“Lullaby” brings to mind some of the best work of Radiohead, if they had chosen more organic instruments on In Rainbows. “McGreggor” seems a stab at a traditional working man’s chan,t which stalks along mechanically while the vocals are called out from the back of a dark alley. “Buffalo Ghosts“, like the image the name conjures, floats around hauntingly.

By the time the embers of the fire have finally fizzled, the audience has been lulled to a deep sleep. Though that analogy may imply that there was nothing exciting about the record, the contrary is true. It’s exciting for the very reason that it’s a soothing, beautiful listen from opening beat to the final shuffle of “Gentle As”. If you’re an Elbow fan, you don’t need me to tell you that this means go forth and buy the album with confidence that it’s yet another solid assembly of somber melodies. If they’re new to you, this will probably be just the beginning of a long and easy love affair with the band.


So far J. J. Abrams and Rian Johnson resemble children at play, remaking the films they fell in love with. As an audience, however, we desire a fuller experience.

As recently as the lackluster episodes I-III of the Star Wars saga, the embossed gold logo followed by scrolling prologue text was cause for excitement. In the approach to the release of any of the then new prequel installments, the Twentieth Century Fox fanfare, followed by the Lucas Film logo, teased one's impulsive excitement at a glimpse into the next installment's narrative. Then sat in the movie theatre on the anticipated day of release, the sight and sound of the Twentieth Century Fox fanfare signalled the end of fevered anticipation. Whatever happened to those times? For some of us, is it a product of youth in which age now denies us the ability to lose ourselves within such adolescent pleasure? There's no answer to this question -- only the realisation that this sensation is missing and it has been since the summer of 2005. Star Wars is now a movie to tick off your to-watch list, no longer a spark in the dreary reality of the everyday. The magic has disappeared… Star Wars is spiritually dead.

Keep reading... Show less

This has been a remarkable year for shoegaze. If it were only for the re-raising of two central pillars of the initial scene it would still have been enough, but that wasn't even the half of it.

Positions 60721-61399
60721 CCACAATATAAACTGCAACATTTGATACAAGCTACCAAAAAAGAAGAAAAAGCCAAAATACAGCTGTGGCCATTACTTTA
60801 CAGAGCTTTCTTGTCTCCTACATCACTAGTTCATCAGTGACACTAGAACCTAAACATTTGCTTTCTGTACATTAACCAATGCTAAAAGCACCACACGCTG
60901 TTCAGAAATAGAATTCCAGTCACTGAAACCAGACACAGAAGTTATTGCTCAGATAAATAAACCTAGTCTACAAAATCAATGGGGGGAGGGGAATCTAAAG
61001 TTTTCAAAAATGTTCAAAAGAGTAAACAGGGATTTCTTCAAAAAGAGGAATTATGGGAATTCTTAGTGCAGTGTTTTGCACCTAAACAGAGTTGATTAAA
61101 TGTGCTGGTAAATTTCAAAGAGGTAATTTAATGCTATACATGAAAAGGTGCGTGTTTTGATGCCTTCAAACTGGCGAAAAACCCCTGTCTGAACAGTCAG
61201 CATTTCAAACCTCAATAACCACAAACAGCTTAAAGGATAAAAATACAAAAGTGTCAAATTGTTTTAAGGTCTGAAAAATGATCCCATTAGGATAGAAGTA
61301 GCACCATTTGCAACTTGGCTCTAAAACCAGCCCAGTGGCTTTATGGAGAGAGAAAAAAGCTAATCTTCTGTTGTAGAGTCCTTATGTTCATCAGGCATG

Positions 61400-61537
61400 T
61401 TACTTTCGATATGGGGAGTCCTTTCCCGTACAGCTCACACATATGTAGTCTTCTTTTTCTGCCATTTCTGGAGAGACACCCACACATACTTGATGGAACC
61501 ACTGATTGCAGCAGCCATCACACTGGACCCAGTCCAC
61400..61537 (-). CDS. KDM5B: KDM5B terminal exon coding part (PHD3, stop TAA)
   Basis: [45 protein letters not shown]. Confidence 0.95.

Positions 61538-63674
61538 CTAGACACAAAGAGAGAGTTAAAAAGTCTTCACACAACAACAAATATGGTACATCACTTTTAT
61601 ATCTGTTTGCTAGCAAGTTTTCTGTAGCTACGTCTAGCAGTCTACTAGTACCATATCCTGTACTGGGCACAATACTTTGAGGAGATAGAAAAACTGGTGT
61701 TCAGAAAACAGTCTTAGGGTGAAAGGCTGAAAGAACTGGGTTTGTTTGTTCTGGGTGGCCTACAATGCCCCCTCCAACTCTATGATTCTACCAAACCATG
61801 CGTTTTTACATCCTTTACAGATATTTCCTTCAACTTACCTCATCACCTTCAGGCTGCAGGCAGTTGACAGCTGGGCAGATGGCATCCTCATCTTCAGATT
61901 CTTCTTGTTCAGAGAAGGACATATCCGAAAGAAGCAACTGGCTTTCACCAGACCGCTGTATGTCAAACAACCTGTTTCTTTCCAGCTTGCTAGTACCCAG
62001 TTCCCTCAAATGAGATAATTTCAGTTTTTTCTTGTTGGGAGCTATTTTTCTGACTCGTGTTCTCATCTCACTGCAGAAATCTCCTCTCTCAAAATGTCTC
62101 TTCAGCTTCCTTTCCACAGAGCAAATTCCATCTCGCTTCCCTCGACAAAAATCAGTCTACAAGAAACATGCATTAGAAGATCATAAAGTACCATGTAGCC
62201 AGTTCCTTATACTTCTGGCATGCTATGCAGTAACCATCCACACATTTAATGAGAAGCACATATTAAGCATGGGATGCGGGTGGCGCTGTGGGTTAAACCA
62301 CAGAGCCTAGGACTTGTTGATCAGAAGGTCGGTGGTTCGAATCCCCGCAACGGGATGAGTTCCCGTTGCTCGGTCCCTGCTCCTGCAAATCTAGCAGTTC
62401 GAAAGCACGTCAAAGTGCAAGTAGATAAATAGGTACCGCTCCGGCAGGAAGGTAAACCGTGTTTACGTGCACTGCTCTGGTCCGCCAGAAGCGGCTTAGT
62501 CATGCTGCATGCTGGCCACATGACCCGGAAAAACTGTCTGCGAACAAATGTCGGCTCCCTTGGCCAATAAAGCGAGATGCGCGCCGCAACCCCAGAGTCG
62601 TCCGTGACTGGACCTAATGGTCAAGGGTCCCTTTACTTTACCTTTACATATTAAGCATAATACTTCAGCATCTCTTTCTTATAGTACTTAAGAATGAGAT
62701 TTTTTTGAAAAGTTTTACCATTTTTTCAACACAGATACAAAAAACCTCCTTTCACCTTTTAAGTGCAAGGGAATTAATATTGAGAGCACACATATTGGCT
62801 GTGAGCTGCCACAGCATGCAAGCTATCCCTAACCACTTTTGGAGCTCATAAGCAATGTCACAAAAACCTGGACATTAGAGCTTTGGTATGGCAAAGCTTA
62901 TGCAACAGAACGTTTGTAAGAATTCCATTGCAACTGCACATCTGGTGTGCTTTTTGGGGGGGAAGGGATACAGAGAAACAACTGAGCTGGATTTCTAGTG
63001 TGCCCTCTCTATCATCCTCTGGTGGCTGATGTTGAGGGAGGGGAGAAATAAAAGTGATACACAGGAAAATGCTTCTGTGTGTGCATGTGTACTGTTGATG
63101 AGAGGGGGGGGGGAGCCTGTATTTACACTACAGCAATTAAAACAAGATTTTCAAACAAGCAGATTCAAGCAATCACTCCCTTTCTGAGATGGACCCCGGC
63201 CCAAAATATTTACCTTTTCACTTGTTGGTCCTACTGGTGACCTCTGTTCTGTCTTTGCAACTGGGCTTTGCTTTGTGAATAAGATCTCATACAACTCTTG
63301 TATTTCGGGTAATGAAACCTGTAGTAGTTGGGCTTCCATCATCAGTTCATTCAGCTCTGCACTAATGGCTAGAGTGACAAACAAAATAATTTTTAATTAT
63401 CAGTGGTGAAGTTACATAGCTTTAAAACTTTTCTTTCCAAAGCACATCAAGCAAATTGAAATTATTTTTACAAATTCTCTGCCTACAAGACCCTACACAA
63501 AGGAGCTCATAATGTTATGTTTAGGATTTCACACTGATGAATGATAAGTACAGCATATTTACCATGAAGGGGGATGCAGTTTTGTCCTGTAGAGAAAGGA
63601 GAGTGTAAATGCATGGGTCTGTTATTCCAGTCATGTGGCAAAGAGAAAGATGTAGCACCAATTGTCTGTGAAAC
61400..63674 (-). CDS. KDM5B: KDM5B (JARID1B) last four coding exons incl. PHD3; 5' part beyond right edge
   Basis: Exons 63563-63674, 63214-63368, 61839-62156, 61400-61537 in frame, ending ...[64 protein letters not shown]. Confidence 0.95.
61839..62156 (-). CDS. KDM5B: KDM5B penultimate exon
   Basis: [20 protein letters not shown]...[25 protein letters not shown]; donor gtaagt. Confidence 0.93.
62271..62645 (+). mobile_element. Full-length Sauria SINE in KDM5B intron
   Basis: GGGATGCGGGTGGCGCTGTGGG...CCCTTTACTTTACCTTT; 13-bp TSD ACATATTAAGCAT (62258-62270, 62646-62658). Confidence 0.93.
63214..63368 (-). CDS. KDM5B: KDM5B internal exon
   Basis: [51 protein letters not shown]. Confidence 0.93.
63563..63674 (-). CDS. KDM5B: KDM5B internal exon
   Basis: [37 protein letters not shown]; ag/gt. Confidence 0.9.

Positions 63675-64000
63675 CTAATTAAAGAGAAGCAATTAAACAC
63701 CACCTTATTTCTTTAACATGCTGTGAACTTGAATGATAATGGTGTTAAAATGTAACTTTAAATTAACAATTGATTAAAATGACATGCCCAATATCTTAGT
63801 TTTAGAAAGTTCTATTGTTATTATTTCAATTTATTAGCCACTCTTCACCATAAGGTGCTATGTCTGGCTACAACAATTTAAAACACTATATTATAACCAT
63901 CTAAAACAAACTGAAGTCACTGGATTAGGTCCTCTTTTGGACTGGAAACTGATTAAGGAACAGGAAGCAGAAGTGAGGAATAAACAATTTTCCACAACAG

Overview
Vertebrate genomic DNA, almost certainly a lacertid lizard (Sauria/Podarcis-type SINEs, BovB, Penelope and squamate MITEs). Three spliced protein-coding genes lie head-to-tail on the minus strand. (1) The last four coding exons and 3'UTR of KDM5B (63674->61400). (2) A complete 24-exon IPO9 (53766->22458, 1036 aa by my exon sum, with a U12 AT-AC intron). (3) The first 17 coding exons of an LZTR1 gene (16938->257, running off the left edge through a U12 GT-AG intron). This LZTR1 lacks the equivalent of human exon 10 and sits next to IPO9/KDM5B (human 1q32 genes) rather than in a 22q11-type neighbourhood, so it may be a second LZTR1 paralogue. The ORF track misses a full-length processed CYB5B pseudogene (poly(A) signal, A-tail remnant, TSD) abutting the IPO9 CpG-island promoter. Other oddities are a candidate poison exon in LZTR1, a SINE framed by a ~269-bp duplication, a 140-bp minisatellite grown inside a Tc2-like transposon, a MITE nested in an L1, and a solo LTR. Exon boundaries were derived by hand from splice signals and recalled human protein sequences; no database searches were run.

It hardly needs to be said that the last 12 months haven't been everyone's favorite, but it does deserve to be noted that 2017 has been a remarkable year for shoegaze. If it were only for the re-raising of two central pillars of the initial scene it would still have been enough, but that wasn't even the half of it. Other longtime dreamers either reappeared or kept up their recent hot streaks, and a number of relative newcomers established their place in what has become one of the more robust rock subgenre subcultures out there.

Keep reading... Show less

​'The Ferryman': Ephemeral Ideas, Eternal Tragedies

The current cast of The Ferryman in London's West End. Photo by Johan Persson. (Courtesy of The Corner Shop)

Staggeringly multi-layered, dangerously fast-paced and rich in characterizations, dialogue and context, Jez Butterworth's new hit about a family during the time of Ireland's the Troubles leaves the audience breathless, sweaty and tearful, in a nightmarish, dry-heaving haze.

"Vanishing. It's a powerful word, that"

Northern Ireland, Rural Derry, 1981, nighttime. The local ringleader of the Irish Republican Army gun-toting comrades ambushes a priest and tells him that the body of one Seamus Carney has been recovered. It is said that the man had spent a full ten years rotting in a bog. The IRA gunslinger, Muldoon, orders the priest to arrange for the Carney family not to utter a word of what had happened to the wretched man.

Keep reading... Show less

Aaron Sorkin's real-life twister about Molly Bloom, an Olympic skier turned high-stakes poker wrangler, is scorchingly fun but never takes its heroine as seriously as the men.

Chances are, we will never see a heartwarming Aaron Sorkin movie about somebody with a learning disability or severe handicap they had to overcome. This is for the best. The most caffeinated major American screenwriter, Sorkin only seems to find his voice when inhabiting a frantically energetic persona whose thoughts outrun their ability to verbalize and emote them. The start of his latest movie, Molly's Game, is so resolutely Sorkin-esque that it's almost a self-parody. Only this time, like most of his better work, it's based on a true story.

Keep reading... Show less

There's something characteristically English about the Royal Society, whereby strangers gather under the aegis of some shared interest to read, study, and form friendships and in which they are implicitly agreed to exist insulated and apart from political differences.

There is an amusing detail in The Curious World of Samuel Pepys and John Evelyn that is emblematic of the kind of intellectual passions that animated the educated elite of late 17th-century England. We learn that Henry Oldenburg, the first secretary of the Royal Society, had for many years carried on a bitter dispute with Robert Hooke, one of the great polymaths of the era whose name still appears to students of physics and biology. Was the root of their quarrel a personality clash, was it over money or property, over love, ego, values? Something simple and recognizable? The precise source of their conflict was none of the above exactly but is nevertheless revealing of a specific early modern English context: They were in dispute, Margaret Willes writes, "over the development of the balance-spring regulator watch mechanism."

Keep reading... Show less
Pop Ten
Mixed Media
PM Picks

© 1999-2017 All rights reserved.
Popmatters is wholly independently owned and operated.